Not being able to find a clean toilet and seeing litter everywhere can spoil the world’s most popular tourist spots:
Next year’s Shanghai World Expo will feature more than 200 of the world’s most innovative pavilions filled with the most advanced technology and inspiring exhibits about modern urban life. But piles of rubbish, dirty surfaces and lack of potties would make a joke of the theme, “Better City, Better Life.”
Garbage and waste could abound in such a monumental, six-month-long event that begins May 1.
The 2010 Expo site covers 5.28 square kilometers and more than 400,000 visitors are expected every day. Each is expected to stay eight to 10 hours.
How to keep the site clean and hygienic is as big a challenge as explaining “Better City, Better Life.”
At a Shanghai Expo public forum on “Better Environment, Better Expo,” the organizer made these predictions:
- Litter will be removed within 10 minutes.
- A toilet will be available every 200 meters.
- No litter will float on the Huangpu River.
- All the cleaning work will be finished before the Expo opening at 9am.
About the pressing issue of potties:
There will be 52 stationary and 50 mobile toilets throughout the site, with a total of 6,410 cubicles. The proportion of male to female will be 1:2.5.
Odors will be removed, queues will be short, toilets will be painted in warm colors and soft music will be played.
Off site, the city is building 1,039 more public toilets and will make 800 downtown public toilets free.
Virtually no brooms will be seen because most of the cleaning will be done by machines, says Kong Qingwei, director of the Shanghai Cengtou Corp, the city’s main infrastructure contractor.
A huge overall clean-up will take place before Expo opening. Cleaners will cover the public areas with vacuum vehicles and then wash the ground with high-pressure water.
Only indoor areas will be cleaned by hand, according to Ni Yonghong, assistant manger of the Shanghai Environment Industry Co.
Cleaners will be on duty 24/7 for 224 days for the event that will last 184 days, he says.
Every day for six months, around 4,000 cleaners will patrol the site from 9am to midnight, in electric vehicles equipped with global positioning systems.
The cleaners will tend to designated areas about every 25 minutes. Each time they finish, the command center will record GPS positions to ensure efficiency.
They will collect about 130 tons of trash from the Expo site daily, about two percent of Shanghai’s normal output, with about 250 tons expected on peak days.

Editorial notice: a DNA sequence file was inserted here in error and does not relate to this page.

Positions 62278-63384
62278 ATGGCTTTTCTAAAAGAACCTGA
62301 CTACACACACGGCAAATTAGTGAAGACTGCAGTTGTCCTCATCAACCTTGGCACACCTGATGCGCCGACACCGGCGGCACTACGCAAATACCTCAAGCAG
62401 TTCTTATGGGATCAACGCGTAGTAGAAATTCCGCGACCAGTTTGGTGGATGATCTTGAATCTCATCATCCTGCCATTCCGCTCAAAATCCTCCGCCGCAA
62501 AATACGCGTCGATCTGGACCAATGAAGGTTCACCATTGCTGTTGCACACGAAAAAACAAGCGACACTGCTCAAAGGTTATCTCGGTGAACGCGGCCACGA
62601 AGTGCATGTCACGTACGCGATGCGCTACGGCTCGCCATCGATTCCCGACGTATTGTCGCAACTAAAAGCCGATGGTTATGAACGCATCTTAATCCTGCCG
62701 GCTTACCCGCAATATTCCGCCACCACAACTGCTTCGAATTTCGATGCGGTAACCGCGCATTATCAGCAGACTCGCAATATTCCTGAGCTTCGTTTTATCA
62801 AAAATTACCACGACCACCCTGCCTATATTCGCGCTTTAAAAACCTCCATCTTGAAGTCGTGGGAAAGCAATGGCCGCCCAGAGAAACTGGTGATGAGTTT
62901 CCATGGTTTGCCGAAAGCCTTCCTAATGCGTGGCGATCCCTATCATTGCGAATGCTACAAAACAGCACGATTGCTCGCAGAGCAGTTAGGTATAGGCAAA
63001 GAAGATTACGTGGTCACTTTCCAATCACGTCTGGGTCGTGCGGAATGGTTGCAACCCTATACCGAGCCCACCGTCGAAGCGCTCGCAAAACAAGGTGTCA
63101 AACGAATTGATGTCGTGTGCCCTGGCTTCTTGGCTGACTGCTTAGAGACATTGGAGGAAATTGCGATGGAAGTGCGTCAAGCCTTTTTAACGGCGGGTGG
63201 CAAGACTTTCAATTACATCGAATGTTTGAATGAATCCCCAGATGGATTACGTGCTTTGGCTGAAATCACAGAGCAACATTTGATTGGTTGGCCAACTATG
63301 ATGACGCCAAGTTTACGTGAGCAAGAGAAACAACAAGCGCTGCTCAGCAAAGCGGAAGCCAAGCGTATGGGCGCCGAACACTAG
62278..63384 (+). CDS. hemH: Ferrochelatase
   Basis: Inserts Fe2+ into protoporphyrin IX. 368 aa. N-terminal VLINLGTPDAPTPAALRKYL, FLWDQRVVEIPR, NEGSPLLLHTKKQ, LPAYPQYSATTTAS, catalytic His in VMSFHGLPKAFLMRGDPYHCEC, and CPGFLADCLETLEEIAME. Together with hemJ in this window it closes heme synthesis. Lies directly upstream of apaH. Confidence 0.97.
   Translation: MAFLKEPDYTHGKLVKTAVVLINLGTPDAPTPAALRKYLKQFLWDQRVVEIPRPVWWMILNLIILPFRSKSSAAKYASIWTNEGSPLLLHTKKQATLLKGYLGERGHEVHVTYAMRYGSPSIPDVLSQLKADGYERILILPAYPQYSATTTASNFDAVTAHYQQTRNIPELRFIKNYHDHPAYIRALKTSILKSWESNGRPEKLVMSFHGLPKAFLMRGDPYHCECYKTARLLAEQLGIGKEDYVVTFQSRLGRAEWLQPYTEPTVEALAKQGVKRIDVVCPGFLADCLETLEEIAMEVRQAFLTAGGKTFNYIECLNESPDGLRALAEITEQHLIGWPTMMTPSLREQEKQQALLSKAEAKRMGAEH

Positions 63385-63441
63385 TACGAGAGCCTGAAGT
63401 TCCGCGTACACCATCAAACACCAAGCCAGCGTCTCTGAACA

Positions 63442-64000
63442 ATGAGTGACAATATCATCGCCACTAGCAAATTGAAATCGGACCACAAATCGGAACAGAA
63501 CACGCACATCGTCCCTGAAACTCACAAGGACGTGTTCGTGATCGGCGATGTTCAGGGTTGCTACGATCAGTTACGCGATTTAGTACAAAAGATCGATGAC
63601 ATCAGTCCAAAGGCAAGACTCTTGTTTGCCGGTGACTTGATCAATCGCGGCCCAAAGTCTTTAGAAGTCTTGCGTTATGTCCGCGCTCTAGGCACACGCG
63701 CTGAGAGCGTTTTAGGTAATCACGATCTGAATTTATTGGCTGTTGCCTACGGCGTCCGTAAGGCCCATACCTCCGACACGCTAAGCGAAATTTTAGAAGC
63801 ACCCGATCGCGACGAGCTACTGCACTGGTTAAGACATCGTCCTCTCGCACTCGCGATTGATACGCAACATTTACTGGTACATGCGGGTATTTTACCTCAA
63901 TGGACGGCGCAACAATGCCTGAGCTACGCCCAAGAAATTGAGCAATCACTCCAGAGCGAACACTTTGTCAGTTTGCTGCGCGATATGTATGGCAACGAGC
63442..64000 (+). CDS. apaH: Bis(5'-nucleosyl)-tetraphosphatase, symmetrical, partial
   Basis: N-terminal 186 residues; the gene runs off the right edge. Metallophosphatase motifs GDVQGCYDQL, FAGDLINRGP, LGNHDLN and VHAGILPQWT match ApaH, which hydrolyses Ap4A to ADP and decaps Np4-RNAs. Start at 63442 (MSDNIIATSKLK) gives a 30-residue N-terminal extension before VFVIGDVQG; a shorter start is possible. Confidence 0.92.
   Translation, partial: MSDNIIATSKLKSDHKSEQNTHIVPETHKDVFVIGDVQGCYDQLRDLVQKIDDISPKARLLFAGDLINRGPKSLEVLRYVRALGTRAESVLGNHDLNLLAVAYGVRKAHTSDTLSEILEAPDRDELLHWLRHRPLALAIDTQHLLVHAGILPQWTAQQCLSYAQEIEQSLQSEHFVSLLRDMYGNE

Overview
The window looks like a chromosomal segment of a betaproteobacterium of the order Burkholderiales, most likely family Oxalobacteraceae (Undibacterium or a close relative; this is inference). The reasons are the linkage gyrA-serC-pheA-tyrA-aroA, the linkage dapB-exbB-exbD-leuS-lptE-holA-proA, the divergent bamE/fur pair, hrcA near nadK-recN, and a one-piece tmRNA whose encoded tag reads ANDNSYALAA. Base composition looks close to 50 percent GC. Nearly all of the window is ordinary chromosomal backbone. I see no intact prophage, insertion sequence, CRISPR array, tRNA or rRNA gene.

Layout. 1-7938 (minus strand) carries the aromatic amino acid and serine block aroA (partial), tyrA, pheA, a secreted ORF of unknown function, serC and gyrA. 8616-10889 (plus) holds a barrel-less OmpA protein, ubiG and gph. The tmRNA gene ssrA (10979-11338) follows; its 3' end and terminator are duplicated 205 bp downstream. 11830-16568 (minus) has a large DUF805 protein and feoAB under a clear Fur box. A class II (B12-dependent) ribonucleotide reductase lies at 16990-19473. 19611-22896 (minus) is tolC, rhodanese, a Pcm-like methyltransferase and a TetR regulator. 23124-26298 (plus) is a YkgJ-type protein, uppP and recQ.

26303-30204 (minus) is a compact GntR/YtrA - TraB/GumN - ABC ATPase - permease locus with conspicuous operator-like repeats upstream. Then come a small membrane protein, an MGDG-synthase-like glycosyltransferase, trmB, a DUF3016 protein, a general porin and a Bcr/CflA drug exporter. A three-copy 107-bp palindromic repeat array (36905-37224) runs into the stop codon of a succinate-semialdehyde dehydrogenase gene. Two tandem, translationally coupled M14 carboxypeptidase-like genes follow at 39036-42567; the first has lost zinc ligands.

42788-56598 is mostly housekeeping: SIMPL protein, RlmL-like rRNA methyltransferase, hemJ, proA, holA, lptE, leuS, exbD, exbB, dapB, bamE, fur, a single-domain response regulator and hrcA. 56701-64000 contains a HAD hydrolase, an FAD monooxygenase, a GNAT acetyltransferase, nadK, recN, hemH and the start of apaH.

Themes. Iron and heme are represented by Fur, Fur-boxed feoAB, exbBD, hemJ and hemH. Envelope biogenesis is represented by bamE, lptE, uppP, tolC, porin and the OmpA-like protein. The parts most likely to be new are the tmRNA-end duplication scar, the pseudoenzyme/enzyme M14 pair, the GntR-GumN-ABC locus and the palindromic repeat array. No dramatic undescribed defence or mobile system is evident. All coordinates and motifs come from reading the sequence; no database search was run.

The Huangpu River along the site will be patrolled by several boats that collect litter and vacuum up oil from the surface. They are all named Century Spring.
Besides elaborate above-ground cleaning, the organizer has a “secret weapon” underground to cope with the rubbish – a pneumatic rubbish conveyor system that can recycle all trash in the site’s core area. It only requires three operators.
The system consists of huge exhaust shafts and many interconnected tunnels linked to all surface rubbish bins. The exhaust shafts allow airflow to send the trash to a rubbish station via the tunnel. The station then separates rubbish automatically and transports it to collection boxes for recycling.
The system can automatically transport about 60 tons of rubbish every day from the core area, including major structures such as the China Pavilion and Theme Pavilion.
In addition to 52 stationary toilets, 50 mobile potties will be deployed to sites of greatest demand to ensure there are no long queues, organizers promise.
Unpleasant smells and queuing were the two major complaints during previous Expos but that won’t be a problem in Shanghai.
“Toilet queues are unavoidable in the Expo site, but the organizer promises no long lines,” says Li Ye, director of the Sanitation Center of the Bureau of Shanghai World Expo Coordination.
The city will have five public toilets per square kilometer by 2010, according to the Shanghai City Management and Administration Execution Bureau. It now has three toilets in every square kilometer.